And then there’s all that extra heat hanging around in the arctic just looking for something to warm up. Hey, look! Greenland…

      Tamino: Flanner et al use a variety of models to account for cloud cover (and pick ones, in the way of scientists everywhere, that lead to conservative results).

  41. Tamino said :

    Remember you have to use TOA albedo….
    I’d think that 0.2 is probably closer to the effective albedo difference than 0.5

    Please note that I used a slightly different method than you did.
    You calculated TOA radiation, so you need to use TOA albedo to figure out the difference in heat absorption.

    I used insolation ON THE GROUND similar to the numbers you would use to calculate PV panel energy production.
    So, I can use actual albedo difference on the ground (which is independent of cloud cover) to calculate the difference between presence and absence of snow.

    In other words, ‘cloud cover’ in your case is present in the TOA albedo number, while in my case it in the surface insolation number.

    TOA albedo is hard to determine by observation, and is also not constant over time (since there are typically fewer clouds in spring than in (late) summer). So I think that taking insolation-on-the-ground observations should generally obtain a more accurate result that is also easier to calculate.

    I used the “PV-potential” data set from Natural Resources Canada data which shows 260-280 W/m^2 on the ground in June in the area where snow cover anomalies occur.

    That data is probably more accurate than estimating the TOA albedo from a model, right ?

    Actually, if we had world-wide insolation maps, we could combine them with ice/snow cover (anomaly) maps, and obtain a much more accurate number of heat absorption due to sea ice or snow cover anomaly.
    Does NCEP/NCAR have insolation data ? I seem unable to find it…

    Either way, both your and my method are valid and should obtain approximately the same result. Would be good if you could verify (or prove wrong) my 0.35 W/m^2 forcing number for the 2012 NH snow cover anomaly using your method…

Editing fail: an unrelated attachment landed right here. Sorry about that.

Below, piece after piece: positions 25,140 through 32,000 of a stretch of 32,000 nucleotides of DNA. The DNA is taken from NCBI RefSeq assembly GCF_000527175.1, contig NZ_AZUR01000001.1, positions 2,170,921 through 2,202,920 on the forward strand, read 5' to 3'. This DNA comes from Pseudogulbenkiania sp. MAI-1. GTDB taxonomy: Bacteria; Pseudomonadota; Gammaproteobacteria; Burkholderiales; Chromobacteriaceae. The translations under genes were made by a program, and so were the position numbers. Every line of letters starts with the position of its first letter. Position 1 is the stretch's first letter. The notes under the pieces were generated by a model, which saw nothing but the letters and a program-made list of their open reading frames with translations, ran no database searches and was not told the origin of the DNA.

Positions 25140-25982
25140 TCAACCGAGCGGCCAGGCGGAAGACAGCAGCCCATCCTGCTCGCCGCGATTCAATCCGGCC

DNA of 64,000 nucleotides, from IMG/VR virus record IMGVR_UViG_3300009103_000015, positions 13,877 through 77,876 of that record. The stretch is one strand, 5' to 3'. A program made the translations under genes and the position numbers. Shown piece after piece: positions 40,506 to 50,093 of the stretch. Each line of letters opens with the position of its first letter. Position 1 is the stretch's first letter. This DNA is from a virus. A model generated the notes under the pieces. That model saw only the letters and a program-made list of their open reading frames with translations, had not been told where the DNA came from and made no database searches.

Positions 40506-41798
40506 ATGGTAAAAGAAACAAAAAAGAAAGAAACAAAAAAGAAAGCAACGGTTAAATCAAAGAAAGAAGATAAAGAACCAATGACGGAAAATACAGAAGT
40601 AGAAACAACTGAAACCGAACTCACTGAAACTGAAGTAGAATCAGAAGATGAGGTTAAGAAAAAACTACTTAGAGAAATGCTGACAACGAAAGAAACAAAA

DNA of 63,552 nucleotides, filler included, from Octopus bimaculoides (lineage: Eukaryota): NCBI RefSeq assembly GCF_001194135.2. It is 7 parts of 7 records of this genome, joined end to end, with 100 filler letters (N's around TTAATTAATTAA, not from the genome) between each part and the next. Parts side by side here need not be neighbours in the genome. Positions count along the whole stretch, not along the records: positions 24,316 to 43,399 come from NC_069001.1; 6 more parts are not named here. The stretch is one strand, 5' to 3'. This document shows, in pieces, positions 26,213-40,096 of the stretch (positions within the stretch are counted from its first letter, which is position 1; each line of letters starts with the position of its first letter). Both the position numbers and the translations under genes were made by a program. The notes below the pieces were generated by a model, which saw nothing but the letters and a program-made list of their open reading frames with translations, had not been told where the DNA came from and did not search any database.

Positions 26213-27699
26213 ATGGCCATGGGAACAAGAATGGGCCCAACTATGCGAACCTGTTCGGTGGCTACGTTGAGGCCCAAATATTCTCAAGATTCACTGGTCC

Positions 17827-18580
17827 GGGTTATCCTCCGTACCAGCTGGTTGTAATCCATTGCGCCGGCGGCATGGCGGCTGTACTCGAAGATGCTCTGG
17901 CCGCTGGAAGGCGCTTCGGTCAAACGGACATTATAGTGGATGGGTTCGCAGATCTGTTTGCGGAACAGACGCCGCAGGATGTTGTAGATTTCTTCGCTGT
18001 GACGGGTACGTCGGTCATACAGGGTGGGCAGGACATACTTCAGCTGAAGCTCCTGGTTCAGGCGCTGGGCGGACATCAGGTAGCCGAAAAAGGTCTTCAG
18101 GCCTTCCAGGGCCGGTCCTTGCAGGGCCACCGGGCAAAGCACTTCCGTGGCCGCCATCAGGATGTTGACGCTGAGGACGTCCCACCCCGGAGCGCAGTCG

Is there any chance you could do your calculations for snow cover ?
    Rutgers has the snow cover (anomaly) maps for each month…

  42. Tamino,
    Thanks for you follow-up post on snow cover :
    If you have some time, can you please see if you could calculate snow cover forcing using the same method you used fo ice cover forcing in this post ?

  43. Dr Trenberth in his 2009 paper …’Tracking the Earth’s global energy” calculates that the global warming heat gain for the planet is 145E20 Joules/year. This is equal to 0.9W/m2 warming imbalance for the whole surface of the planet.

    Trenberth’s Table 1 shows heat absorbed in melting Arctic sea ice is 1E20 J/yr and ice sheets (Greenland and Antarctica) is 1.4E20 J/yr; roughly half of which is Greenland. So the total energy budget for Arctic sea ice + Greenland is 1 + 0.7 = 1.7E20 J/yr.

    This is 1.7/145 or 1.1% of the budget for global warming of the entire planet; or equal to 0.01W/m2 for the Earth’s surface.

    How does this compute with your statement that ‘the global forcing from Arctic sea ice changes would be about 0.13W/m^2’? Your number is 13 times higher.

    [Response: Hypothetical situation: the Denver Broncos take in an extra $39 million in ticket sales and other revenue because Peyton Manning is their new quarterback. But they’re only paying him $3 million in salary this year.

    How does this compute with the statement that “the revenue gain from hiring Peyton Manning would be about $39 million?” That number is 13 times higher.

    The answer is: So what?]

    • The issue of concern isn’t the energy required to melt the ice and snow – that’s really a one-time energy value.